Mark_BC - 4-6-2015 at 02:54 PM

Hey good to see people still interested in this. Man I've been itching to get back there ever since. I'm all over Google Earth looking at the terrain in nearby canyons. I'd like to try a south to north trip, maybe go in the same way but then turn left at the junction with Asamblea and then you only need to go about 4 kilometers up and you can see it's pretty easy to go overland into the next canyons to the north, eventually coming out near Calamajue with the help of the packraft over certain sections. Also I'd like to go up Asamblea as far as I can, it looks like there are some neat oases up there. I'd bring a bigger desalinator next time, I wasted too much time pumping last trip. Maybe even hook it up to the bike so I can pedal it while stationary...

Also trying to put together a movie of the trip, but I'm so busy. Just gotta get my priorities straight... It's been a year now so I really need to get that together.

I went back to Baja again in October with Mark (DosMars) for a quick trip to Punta Final and across G Negro. Looked for another puppy but couldn't find one. P. Final was really nice snorkelling. Oh man I got the Baja itch...

larryC - 4-6-2015 at 03:13 PM

Couldn't find a stray dog in Baja. That's a new one. Just camp on any beach and a dog will adopt you.

Bob53 - 4-6-2015 at 05:47 PM

Larry's dog adopted my tires. All of them!

larryC - 4-6-2015 at 06:34 PM

That's his job, no dry tires.

Santiago - 4-6-2015 at 07:44 PM

Quote: Originally posted by larryC  
That's his job, no dry tires.


:lol::lol:

güéribo - 4-7-2015 at 09:18 AM

Just read the whole trip report. Thank you so much for taking the time to post such beautiful scenery and wildlife photos, and let us travel along with you. I can't wait until you take another trip--fantastic report. May be the best thing I've ever read on the board.

Bob53 - 4-7-2015 at 01:16 PM

Quote: Originally posted by woody with a view  
yeah, can you imagine? some of those places have prolly never had another human stand in that spot.

That is the same feeling I had while camping and exploring on Baranof Island, about 50 miles south of Sitka, AK., near the shoreline of Whale Bay.

woody with a view - 4-7-2015 at 03:51 PM

:light:

Bob53 - 4-7-2015 at 04:28 PM

Quote: Originally posted by woody with a view  
:light:

Ok, that's scary.

woody with a view - 4-7-2015 at 04:31 PM

:biggrin:

better?

Bob53 - 4-7-2015 at 05:11 PM

Not the face, just the thought of you getting an idea in your head. lol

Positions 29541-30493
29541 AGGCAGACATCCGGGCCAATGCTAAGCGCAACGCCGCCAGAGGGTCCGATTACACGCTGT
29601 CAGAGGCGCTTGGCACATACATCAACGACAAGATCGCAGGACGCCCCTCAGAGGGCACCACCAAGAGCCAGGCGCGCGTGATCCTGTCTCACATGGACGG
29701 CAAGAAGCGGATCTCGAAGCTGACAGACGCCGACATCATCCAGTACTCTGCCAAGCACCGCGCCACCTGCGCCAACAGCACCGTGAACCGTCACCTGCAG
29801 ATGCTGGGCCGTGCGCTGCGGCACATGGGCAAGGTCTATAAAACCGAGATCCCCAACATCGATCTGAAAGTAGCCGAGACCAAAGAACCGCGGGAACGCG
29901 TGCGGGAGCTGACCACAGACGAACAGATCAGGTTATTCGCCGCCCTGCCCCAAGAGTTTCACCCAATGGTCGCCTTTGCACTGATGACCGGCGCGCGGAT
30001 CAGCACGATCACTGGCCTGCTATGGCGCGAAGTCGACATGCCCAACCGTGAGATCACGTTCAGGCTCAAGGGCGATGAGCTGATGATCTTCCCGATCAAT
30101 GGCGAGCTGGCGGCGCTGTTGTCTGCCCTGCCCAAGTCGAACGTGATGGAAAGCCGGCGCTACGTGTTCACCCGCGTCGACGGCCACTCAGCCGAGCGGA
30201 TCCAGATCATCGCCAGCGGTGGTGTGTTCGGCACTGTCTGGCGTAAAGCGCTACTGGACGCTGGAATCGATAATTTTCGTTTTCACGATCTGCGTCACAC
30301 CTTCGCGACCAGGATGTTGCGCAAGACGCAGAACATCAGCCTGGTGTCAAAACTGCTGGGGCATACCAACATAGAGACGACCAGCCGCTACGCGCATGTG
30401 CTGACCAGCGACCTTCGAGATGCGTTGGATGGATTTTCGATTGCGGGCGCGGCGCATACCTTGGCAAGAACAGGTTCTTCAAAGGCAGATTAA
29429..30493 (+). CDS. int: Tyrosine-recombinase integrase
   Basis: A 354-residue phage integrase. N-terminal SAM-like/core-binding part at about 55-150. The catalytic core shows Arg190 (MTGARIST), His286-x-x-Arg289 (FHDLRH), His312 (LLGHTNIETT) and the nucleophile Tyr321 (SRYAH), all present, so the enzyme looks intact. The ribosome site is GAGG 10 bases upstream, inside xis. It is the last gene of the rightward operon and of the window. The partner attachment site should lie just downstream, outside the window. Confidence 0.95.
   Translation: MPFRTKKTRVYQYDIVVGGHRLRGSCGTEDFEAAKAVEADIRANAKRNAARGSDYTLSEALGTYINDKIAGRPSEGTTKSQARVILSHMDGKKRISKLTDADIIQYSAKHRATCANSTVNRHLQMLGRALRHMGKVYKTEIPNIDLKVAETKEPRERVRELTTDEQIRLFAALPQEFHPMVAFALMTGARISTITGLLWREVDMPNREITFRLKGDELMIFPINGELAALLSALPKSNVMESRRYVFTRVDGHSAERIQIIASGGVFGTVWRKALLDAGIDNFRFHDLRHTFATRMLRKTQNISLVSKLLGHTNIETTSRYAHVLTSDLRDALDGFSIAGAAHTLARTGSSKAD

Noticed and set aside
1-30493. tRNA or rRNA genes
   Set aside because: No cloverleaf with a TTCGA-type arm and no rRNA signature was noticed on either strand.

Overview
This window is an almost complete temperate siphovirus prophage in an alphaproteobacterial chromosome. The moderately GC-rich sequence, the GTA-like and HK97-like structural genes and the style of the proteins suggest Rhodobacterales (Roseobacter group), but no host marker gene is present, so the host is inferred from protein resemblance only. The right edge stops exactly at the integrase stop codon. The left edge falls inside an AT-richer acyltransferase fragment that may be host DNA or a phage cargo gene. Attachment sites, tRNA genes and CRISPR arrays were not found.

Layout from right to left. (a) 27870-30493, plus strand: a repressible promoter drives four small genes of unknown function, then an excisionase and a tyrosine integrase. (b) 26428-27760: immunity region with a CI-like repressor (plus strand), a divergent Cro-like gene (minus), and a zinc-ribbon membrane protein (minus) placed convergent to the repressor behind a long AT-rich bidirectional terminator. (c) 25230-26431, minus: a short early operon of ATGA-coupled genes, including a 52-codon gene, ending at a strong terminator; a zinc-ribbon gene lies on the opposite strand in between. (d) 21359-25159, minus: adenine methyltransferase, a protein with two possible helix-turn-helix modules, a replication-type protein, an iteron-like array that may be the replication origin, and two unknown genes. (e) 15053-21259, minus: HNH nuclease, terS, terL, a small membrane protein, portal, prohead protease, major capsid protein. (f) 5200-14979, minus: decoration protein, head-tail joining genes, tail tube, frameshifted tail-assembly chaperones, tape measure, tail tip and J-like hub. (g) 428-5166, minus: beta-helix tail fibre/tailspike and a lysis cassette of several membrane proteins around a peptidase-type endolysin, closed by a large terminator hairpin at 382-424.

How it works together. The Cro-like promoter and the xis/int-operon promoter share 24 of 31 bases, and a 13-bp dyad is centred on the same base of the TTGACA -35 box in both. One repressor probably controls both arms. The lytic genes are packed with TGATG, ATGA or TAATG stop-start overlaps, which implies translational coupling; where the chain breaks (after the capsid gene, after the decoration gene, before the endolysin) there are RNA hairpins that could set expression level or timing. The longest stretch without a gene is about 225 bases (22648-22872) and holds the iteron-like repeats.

woody with a view - 4-7-2015 at 05:35 PM

:P

David K - 4-30-2016 at 02:05 PM

Time to bump one of the more outstanding threads on Nomad!

DosMars - 5-1-2016 at 02:01 PM

Spoke with Mark not too long ago. He's researching another route into the canyon system from the North.
He's definitely hooked on this area of Baja!

[Edited on 5-1-2016 by DosMars]

4x4abc - 5-1-2016 at 03:17 PM

now that was an epic adventure

I wonder if the bike was really an advantage

Mark_BC - 5-2-2016 at 08:40 AM

Hey guys good to see you are still interested. I meant to finish off the report but never got around to it. I don't know why I said the rest of the trip would be boring in comparison, no way! I'll have to edit that out. DosMars and everyone else came down and we went up to Guadalupe and did a couple days of spearfishing, saw a sperm whale. Also I got a dog! Wow was it 2 years ago, time flies.

I'm still super excited about going back. I have a route in from the north heading from one wash to the next, I figure I'll end up near salsipuedes beach and meet DosMars there after he gets dropped off with a panga, then get picked up again in a few days. Just need to find the time, I'm hoping for Oct nov this year, we'll see how the jobs go.

The bike was definitely necessary. I don't know how you'd lug all that water without it. I just put an order in for a monowalker fatmate for a mountain trip I'm going to do up here in bc this summer where the bush is too thick for a bike but I don't want all the gear on my back. Might work for a desert trip as long as you don't need to bring 40 litres of water with you.

http://monowalker.com/shop/index.php/en/shop/trailer/monowal...

DosMars - 5-2-2016 at 09:38 AM

Very cool Kickstarter product there. Looks like something you should have come up with Mark!
Looks like we're heading down a week later in June if that works better for your schedule. We'll be renting a pang for one day. May head south to scout out the coastline a bit...

[Edited on 5-2-2016 by DosMars]